The loss they felt was evident in their sentiments, as they recalled wonderful memories from the years they shared, and the painful process of watching the failing health and ultimate passing of their canine companions.
It was a feeling I knew all too well and it spurred me to pay a visit to my own faithful friend. The walk spanned no more than 100 yards from our house and yet, in the busy-ness of life, it was a path I had not traveled in quite some time. The growth of field grass over the summer months had all but obscured the smaller tracks made by the last visitors - the three children who ventured to the back field to say hello.
When I approached the grave of Reese - our 16-year-old beagle named by Missy for her peanut butter cup markings - the cross I made from scrap wood was gray and weathered. It no longer bore any resemblance to the colorful one the kids had decorated with small trinkets and her name outlined in Sculpy after we buried her two autumns ago.
As I cleared brush and worked to tidy up the spot, I recalled countless afternoons of Reese bounding happily through this same field after waiting patiently for one of the kids to leave a door ajar to ensure her escape. I remembered how stealthily she could steal food from a table without disrupting place settings, how she would camp underneath the high chair of our babies, awaiting the morsels that would undoubtedly fall her way.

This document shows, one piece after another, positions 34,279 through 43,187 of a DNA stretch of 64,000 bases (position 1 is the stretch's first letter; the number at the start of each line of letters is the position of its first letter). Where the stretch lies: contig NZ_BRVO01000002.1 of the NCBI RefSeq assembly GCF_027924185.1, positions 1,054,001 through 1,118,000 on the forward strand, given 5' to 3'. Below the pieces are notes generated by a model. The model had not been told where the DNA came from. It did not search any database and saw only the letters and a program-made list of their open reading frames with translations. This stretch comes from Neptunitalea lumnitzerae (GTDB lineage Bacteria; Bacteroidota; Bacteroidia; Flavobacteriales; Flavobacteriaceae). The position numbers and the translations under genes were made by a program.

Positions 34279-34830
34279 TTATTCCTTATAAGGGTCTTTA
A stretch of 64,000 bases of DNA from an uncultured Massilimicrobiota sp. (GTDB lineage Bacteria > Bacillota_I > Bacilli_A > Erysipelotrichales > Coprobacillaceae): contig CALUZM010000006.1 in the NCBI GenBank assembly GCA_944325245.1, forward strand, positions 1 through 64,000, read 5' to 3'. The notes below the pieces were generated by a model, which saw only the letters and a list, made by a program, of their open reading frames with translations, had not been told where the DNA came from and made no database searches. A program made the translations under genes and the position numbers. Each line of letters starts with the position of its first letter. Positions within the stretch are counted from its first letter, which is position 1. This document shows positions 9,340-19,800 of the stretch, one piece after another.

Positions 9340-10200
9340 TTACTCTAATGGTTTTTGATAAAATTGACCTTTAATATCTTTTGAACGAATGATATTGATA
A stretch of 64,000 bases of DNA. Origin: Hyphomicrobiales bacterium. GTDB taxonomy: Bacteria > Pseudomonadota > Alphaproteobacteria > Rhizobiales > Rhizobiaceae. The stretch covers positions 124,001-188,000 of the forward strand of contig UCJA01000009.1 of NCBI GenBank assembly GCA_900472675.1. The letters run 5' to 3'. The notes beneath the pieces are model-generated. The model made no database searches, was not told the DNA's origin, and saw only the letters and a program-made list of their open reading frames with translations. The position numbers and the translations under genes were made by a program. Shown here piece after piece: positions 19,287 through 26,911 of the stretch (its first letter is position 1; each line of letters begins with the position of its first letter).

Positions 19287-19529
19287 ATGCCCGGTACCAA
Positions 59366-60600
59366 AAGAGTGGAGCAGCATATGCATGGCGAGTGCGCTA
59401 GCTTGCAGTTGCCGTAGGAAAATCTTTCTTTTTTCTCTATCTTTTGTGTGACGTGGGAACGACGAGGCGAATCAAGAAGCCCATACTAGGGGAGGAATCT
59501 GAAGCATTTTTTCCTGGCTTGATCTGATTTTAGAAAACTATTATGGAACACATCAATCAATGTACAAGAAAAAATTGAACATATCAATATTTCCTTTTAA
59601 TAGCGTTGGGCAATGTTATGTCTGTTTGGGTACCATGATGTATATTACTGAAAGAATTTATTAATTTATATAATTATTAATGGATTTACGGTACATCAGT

I remembered how she laid with us when we were ill and intervened in the kids' physical conflicts. How terrified she was of thunderstorms. How patient she was with Ruby when we introduced the bulldog pup into Granny Beagle's world. How she let the kids dress her up and take her picture. How she would howlingly "sing" for us if we enticed her with the right note.
And I remembered seeing her broken, nearly lifeless body at the end of the driveway after she finally failed to cheat death in crossing a busy roadway. How I gingerly lifted her to the back of the van as Missy hurried three crying children into their seats for an emergency trip to see our friend and vet Dr. John Flowers. And how Reese died on the way to John's West Gardiner clinic.
In the time it took me to clean up Reese's gravesite, I remembered all these things - the good and the bad - and I realized how truly fortunate we were to have this wonderful pet (and her feline companions, Ashes and Abner) in our lives for so many years. She made our lives richer, fuller, more complete. She made us laugh, tried our patience and loved us unconditionally even when we didn't give her the time or attention she deserved. And I think, in her own quiet way, she helped teach us important lessons about caring for another living being.
For all of this, I am truly grateful.